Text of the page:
SPINY LEAF INSECT FACTS
The Spiny Leaf Insect is not a true Leaf Insect, but a species of Stick Insect. It is variable in colour and can be green, light brown or reddish brown. It is covered in sharp spines and the legs have flattened leaf-like projections. The head has an odd pointed cone shape and looks like it is on back to front. Males have much slimmer bodies, and two pairs of fully developed wings and can fly. Females have stout abdomens, a single pair of tiny wings and cannot fly. They rely on camouflage to avoid predators, looking like a stick with leaves. When disturbed they can strike out with their spiny legs. They often curl the end of their abdomen over their back like a scorpion. The Spiny Leaf Insect is a popular insect pet.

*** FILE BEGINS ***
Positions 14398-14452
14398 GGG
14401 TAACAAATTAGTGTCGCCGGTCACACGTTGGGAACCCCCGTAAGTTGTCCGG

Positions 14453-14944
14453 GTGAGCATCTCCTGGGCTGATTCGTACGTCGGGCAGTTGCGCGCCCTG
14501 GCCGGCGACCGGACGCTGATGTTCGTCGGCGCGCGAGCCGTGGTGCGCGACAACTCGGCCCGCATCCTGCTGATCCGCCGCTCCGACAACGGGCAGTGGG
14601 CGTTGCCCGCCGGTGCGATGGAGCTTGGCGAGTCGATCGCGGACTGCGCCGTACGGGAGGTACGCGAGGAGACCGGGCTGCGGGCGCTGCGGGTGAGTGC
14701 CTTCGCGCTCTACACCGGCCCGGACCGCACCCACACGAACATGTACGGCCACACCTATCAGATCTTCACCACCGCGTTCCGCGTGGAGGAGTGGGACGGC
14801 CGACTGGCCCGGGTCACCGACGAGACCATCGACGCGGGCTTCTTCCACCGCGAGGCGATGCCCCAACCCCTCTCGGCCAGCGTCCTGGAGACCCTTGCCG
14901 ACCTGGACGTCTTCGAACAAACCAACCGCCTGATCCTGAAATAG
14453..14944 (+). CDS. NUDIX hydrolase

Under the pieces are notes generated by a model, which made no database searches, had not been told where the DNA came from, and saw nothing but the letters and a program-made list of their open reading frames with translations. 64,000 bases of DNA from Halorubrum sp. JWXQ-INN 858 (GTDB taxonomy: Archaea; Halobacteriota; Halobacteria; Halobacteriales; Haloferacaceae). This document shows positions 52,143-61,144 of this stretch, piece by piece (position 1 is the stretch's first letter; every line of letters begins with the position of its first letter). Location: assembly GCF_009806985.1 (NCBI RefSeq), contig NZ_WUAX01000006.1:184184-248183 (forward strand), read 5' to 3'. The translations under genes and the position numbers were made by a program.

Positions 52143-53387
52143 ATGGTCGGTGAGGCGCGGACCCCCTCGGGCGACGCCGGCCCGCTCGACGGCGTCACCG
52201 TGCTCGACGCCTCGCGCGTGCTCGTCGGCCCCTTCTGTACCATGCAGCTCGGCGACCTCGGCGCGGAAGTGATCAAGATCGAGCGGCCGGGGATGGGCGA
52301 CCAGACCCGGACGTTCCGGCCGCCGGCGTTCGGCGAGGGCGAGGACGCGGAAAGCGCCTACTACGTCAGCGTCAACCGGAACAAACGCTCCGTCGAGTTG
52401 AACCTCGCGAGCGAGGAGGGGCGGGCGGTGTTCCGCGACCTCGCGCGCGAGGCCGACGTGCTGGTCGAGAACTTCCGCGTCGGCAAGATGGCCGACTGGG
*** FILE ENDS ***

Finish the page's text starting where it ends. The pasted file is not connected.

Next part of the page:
Giant Prickly Stick Insect, Macleay's Spectre
body length: females to 20cm; males to 11cm
Spiny Leaf Insects feed mainly on Eucalyptus trees, but will also feed on other plants such as Hawthorn, Raspberry and Rose bushes.
The female Spiny Leaf Insect lays her eggs from a tree where they drop down into the leaf litter. The eggs are collected by ants and carried down into the ant nest and stored as food. The ants feed on the knob on the end of the stick insect egg. When the nymphs hatch from the egg they resemble ants and smell like ants. Before the ants realise the stick insect is an intruder it escapes from the nest and heads for a eucalypt tree where it climbs up to feed on the foliage.
found in coastal regions of Queensland and northern New South Wales.
|Common Name:||Spiny Leaf Insect|